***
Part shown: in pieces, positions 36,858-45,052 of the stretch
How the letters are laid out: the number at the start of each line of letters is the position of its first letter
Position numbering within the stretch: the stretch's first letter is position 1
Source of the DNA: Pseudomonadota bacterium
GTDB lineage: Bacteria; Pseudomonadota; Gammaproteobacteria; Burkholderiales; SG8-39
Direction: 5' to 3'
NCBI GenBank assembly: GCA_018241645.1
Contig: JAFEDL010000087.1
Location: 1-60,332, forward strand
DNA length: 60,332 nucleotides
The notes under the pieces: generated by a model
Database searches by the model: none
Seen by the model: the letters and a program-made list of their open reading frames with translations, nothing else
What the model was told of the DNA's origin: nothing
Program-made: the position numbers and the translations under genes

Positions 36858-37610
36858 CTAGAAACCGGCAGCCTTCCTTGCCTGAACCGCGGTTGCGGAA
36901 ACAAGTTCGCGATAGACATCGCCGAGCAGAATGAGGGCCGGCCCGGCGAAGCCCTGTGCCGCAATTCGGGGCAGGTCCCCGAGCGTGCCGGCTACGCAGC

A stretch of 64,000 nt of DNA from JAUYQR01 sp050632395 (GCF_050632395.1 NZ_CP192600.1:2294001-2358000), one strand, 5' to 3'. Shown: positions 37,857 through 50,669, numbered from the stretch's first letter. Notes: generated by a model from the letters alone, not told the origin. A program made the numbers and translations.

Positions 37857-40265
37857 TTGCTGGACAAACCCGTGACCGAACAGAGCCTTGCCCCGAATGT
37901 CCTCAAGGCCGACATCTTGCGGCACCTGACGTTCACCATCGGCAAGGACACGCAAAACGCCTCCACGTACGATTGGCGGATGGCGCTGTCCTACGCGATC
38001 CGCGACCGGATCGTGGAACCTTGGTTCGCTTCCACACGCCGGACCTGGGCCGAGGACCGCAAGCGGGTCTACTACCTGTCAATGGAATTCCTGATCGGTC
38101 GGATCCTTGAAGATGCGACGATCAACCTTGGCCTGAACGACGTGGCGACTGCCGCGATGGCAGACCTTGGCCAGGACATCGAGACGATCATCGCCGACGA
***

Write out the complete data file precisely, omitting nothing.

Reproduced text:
Part shown: in pieces, positions 36,858-45,052 of the stretch
How the letters are laid out: the number at the start of each line of letters is the position of its first letter
Position numbering within the stretch: the stretch's first letter is position 1
Source of the DNA: Pseudomonadota bacterium
GTDB lineage: Bacteria; Pseudomonadota; Gammaproteobacteria; Burkholderiales; SG8-39
Direction: 5' to 3'
NCBI GenBank assembly: GCA_018241645.1
Contig: JAFEDL010000087.1
Location: 1-60,332, forward strand
DNA length: 60,332 nucleotides
The notes under the pieces: generated by a model
Database searches by the model: none
Seen by the model: the letters and a program-made list of their open reading frames with translations, nothing else
What the model was told of the DNA's origin: nothing
Program-made: the position numbers and the translations under genes

Positions 36858-37610
36858 CTAGAAACCGGCAGCCTTCCTTGCCTGAACCGCGGTTGCGGAA
36901 ACAAGTTCGCGATAGACATCGCCGAGCAGAATGAGGGCCGGCCCGGCGAAGCCCTGTGCCGCAATTCGGGGCAGGTCCCCGAGCGTGCCGGCTACGCAGC

A stretch of 64,000 nt of DNA from JAUYQR01 sp050632395 (GCF_050632395.1 NZ_CP192600.1:2294001-2358000), one strand, 5' to 3'. Shown: positions 37,857 through 50,669, numbered from the stretch's first letter. Notes: generated by a model from the letters alone, not told the origin. A program made the numbers and translations.

Positions 37857-40265
37857 TTGCTGGACAAACCCGTGACCGAACAGAGCCTTGCCCCGAATGT
37901 CCTCAAGGCCGACATCTTGCGGCACCTGACGTTCACCATCGGCAAGGACACGCAAAACGCCTCCACGTACGATTGGCGGATGGCGCTGTCCTACGCGATC
38001 CGCGACCGGATCGTGGAACCTTGGTTCGCTTCCACACGCCGGACCTGGGCCGAGGACCGCAAGCGGGTCTACTACCTGTCAATGGAATTCCTGATCGGTC
38101 GGATCCTTGAAGATGCGACGATCAACCTTGGCCTGAACGACGTGGCGACTGCCGCGATGGCAGACCTTGGCCAGGACATCGAGACGATCATCGCCGACGA